In our industry we hear a lot of customers noting price comparisons from Am*zon and Christian Book Distributors (CBD) but increasingly, more and more customers are mentioning super-low online pricing with free shipping from bookdepository.com a trade name of The Book Depository International Limited located in Guernsey in the Channel Islands. Here’s their story from their ‘about’ page.
About The Book Depository (Guernsey)
The Book Depository (Guernsey) is the UK’s largest dedicated online bookseller, offering the largest range of titles in the world, available for dispatch within 48 hours. Founded in 2004 to make ‘All Books available to All’ we focus on selling ‘less of more’ rather than ‘more of less’, differentiating ourselves from other retailers who increasingly focus on bestsellers.
All books available to All
Currently, The Book Depository (Guernsey) is able to ship over nine million unique titles, within 48 hours, from our fulfilment centre in Gloucester, United Kingdom. This figure is increasing every day. Apart from publishers, distributors and wholesalers, we even list and supply books from other retailers.
Free Worldwide Delivery
The Book Depository (Guernsey) is an international bookseller shipping our books free of charge, worldwide, to over 100 countries. By working with various world postal authorities and other carriers, we are always looking to add more countries to this list.
How is it going?
The Book Depository (Guernsey) is the fastest growing bookseller in Europe, shipping to thousands of customers every day throughout the world. We have over a million customers and a reputation for extremely high service levels. A large percentage of our customers are very loyal, placing orders with us time and time again.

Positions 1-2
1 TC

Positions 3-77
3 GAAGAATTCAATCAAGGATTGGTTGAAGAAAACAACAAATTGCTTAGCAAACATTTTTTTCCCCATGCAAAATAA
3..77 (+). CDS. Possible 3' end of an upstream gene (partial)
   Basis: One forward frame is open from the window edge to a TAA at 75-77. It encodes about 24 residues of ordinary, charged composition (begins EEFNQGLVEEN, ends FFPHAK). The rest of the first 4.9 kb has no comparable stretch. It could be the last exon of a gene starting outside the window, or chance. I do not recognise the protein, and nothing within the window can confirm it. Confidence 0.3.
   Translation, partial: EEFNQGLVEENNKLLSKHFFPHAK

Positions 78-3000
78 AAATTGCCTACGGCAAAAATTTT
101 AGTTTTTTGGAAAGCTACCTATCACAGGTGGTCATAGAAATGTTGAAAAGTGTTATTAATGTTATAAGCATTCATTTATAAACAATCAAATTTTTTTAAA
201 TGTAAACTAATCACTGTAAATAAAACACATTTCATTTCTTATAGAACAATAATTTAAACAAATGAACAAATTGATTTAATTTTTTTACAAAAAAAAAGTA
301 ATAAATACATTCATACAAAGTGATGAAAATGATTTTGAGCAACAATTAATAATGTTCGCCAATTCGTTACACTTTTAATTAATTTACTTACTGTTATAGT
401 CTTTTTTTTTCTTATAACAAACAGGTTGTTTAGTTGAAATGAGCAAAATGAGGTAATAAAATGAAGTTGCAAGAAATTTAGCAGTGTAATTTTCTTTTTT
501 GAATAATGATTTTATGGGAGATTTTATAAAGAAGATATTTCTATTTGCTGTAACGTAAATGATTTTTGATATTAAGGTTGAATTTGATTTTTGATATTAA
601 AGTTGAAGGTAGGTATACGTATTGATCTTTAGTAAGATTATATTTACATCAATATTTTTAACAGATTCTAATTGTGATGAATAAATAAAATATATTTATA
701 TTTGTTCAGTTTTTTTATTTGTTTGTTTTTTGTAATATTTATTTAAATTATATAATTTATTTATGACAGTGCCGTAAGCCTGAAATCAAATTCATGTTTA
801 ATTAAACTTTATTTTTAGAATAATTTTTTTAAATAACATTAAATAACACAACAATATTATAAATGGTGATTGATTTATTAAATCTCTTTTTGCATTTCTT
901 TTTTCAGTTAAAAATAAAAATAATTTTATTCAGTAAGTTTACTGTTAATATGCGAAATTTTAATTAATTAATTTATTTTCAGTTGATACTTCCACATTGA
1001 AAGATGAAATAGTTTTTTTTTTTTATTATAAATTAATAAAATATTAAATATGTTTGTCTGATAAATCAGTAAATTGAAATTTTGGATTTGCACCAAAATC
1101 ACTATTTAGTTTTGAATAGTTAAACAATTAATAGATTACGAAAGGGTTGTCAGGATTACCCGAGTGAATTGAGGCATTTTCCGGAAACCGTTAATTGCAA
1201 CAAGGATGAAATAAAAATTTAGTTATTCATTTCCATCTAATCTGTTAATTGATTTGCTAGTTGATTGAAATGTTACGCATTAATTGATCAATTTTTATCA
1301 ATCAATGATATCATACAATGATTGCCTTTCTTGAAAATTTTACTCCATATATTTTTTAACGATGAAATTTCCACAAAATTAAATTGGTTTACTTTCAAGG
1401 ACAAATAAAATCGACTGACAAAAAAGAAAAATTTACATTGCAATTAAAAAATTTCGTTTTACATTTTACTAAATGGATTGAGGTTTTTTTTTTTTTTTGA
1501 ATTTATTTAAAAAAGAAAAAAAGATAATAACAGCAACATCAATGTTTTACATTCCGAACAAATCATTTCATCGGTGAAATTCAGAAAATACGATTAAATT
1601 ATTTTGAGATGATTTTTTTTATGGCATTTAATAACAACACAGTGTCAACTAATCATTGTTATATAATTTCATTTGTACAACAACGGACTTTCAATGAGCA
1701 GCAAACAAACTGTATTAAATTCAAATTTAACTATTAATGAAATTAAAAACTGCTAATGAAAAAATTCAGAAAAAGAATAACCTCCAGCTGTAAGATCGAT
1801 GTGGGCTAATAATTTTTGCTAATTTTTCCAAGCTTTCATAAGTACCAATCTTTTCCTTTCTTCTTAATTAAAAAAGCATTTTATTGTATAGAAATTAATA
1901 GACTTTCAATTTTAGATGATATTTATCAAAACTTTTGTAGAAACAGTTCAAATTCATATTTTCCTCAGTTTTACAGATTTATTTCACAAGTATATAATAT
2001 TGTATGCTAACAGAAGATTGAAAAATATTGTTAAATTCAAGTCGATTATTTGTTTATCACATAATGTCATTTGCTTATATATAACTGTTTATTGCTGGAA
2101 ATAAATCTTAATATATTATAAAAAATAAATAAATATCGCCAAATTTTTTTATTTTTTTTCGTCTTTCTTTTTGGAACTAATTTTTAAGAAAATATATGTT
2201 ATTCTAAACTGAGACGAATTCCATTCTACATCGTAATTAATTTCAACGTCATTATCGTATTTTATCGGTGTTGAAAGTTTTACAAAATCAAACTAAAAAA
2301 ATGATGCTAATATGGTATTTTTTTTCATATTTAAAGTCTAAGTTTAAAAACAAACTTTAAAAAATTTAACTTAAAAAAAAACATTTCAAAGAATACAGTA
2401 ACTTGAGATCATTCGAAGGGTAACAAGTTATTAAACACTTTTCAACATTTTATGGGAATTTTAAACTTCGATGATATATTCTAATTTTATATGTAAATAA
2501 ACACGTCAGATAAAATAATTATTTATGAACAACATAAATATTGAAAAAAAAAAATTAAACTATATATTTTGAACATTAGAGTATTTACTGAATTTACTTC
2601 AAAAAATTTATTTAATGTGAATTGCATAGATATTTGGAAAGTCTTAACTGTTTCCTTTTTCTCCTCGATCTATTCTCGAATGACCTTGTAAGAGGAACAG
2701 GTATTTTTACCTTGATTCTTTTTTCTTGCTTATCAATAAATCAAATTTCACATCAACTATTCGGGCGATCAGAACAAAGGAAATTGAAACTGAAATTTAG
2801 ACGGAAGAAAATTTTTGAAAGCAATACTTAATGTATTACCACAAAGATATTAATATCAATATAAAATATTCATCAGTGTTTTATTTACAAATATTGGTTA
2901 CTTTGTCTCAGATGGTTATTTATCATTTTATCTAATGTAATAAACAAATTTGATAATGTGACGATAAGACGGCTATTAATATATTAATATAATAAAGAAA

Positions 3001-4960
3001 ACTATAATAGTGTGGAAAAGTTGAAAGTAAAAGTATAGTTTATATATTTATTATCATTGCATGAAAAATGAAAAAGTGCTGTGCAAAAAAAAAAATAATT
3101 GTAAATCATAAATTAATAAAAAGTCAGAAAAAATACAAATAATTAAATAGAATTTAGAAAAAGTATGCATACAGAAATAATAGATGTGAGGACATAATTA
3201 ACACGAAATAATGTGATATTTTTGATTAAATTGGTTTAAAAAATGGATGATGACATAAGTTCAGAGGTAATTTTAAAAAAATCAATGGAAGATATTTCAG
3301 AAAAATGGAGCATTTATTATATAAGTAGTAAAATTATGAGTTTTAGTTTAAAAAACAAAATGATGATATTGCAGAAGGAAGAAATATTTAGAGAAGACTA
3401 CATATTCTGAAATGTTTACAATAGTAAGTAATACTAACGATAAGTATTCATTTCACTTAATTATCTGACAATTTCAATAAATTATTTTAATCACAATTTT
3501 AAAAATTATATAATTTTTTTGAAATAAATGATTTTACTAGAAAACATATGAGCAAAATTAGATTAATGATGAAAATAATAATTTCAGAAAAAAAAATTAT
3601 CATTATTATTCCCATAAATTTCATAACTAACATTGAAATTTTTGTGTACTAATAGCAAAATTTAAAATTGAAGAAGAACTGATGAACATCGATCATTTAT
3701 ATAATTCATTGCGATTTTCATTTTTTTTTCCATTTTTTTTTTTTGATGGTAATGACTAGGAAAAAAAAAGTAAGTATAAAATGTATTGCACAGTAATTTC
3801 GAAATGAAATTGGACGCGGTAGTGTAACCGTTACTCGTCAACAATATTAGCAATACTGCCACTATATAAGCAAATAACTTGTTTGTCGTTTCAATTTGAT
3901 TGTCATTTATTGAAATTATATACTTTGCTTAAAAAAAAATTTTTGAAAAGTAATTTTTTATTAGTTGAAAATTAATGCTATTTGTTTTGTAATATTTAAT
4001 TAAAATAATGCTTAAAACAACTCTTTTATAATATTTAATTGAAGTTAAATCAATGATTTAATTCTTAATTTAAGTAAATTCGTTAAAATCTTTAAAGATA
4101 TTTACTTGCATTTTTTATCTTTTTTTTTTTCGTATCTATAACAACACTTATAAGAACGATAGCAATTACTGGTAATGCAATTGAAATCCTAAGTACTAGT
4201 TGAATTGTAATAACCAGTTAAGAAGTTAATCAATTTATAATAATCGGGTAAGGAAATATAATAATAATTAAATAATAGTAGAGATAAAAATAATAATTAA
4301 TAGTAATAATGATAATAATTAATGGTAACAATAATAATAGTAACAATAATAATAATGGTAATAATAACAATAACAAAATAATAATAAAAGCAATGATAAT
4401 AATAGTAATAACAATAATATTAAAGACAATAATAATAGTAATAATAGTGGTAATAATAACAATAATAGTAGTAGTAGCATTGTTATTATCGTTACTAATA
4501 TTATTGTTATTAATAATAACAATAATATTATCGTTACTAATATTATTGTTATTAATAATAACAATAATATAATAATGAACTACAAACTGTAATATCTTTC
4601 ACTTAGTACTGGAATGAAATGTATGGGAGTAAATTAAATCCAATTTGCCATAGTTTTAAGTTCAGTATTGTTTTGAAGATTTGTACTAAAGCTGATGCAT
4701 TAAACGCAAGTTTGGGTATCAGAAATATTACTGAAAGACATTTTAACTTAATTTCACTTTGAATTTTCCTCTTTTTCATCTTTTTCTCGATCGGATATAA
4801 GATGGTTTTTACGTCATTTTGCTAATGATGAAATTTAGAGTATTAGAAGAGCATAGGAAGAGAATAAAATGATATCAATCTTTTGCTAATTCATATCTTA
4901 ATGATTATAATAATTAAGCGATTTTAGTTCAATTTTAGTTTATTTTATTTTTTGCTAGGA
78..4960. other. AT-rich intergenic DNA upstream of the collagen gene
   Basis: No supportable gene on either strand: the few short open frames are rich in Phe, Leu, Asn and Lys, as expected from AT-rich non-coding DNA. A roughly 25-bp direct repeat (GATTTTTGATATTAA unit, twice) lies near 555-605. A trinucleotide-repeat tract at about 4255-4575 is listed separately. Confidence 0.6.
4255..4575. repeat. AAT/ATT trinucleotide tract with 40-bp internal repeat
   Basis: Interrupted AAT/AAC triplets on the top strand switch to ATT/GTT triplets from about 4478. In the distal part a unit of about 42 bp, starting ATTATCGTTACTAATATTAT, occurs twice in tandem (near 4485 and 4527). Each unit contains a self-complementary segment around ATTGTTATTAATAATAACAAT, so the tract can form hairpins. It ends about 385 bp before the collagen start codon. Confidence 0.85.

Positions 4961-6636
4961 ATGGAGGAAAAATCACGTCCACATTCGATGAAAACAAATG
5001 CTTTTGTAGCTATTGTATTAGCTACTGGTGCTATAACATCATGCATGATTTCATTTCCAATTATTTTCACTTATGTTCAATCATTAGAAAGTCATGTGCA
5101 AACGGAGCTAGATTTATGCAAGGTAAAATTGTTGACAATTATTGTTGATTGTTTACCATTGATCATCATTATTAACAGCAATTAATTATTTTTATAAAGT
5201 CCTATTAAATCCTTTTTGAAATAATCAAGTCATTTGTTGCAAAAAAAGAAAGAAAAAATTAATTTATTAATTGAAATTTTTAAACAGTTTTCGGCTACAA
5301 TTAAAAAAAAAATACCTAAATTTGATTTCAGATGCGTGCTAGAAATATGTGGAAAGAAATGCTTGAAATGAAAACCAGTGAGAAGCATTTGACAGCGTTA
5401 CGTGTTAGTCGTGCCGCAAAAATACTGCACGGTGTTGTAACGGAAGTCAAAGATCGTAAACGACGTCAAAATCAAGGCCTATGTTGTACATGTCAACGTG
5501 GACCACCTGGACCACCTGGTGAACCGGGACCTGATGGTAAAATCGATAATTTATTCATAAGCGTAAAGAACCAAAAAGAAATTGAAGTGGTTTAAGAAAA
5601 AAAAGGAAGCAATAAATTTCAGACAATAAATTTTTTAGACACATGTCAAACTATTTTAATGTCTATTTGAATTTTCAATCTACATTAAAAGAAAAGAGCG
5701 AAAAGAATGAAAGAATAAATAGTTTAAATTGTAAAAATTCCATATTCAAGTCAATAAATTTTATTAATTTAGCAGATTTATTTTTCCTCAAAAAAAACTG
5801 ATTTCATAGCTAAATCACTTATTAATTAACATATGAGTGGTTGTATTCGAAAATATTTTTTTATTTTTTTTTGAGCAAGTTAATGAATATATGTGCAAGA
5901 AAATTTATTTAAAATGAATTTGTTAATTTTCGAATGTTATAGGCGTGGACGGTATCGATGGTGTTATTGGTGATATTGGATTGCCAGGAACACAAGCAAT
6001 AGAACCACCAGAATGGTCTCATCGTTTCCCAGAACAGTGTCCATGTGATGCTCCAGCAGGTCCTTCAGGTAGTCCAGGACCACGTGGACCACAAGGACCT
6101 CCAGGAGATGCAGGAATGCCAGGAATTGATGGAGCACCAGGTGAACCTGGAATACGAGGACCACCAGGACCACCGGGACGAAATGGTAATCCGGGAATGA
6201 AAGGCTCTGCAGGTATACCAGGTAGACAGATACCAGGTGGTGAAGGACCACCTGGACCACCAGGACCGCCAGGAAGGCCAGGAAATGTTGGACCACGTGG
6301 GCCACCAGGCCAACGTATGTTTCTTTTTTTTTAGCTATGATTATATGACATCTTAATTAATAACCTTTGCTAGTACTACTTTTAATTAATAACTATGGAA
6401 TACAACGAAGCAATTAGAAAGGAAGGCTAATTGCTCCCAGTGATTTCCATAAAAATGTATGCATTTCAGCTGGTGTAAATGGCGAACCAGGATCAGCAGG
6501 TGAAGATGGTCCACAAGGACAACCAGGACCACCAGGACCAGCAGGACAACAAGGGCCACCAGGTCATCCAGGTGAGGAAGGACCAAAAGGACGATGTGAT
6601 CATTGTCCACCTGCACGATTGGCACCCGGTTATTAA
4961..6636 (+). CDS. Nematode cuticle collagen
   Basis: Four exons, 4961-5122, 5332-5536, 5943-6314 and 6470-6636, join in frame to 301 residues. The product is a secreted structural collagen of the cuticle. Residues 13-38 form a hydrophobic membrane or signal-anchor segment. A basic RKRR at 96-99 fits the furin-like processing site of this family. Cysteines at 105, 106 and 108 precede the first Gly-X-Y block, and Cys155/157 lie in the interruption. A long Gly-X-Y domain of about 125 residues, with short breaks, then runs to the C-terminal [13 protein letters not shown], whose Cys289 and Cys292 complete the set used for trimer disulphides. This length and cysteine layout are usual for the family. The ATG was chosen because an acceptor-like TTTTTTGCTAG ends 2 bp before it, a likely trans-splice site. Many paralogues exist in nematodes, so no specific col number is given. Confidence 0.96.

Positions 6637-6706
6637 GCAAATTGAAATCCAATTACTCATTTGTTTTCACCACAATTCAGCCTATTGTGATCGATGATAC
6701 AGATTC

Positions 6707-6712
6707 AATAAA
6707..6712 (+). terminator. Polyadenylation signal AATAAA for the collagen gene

The Long Tail: why are we making as many books available as possible?
Of the 30 million titles ever printed in the English language only a few million of these are in print. We are seeking to make available as many of these titles as possible (and working to do the same with foreign language titles). This way, we will have the largest breadth of titles available in the world. Where books are no longer in print or poorly available we are seeking to make them available again by republishing. We do this through our Dodo Press imprint.
Deliveries do take a little longer, though…
Our books are despatched by Royal Mail and they suggest that the following timelines are an appropriate guide to how long you should expect for your books to reach you after they have been despatched by us:
Standard delivery United Kingdom 3-5 working days
Standard delivery Europe 7-10 working days
Standard delivery US & Canada up to 14 working days
Standard delivery Australia 7-10 working days
Standard delivery South America 10-15 working days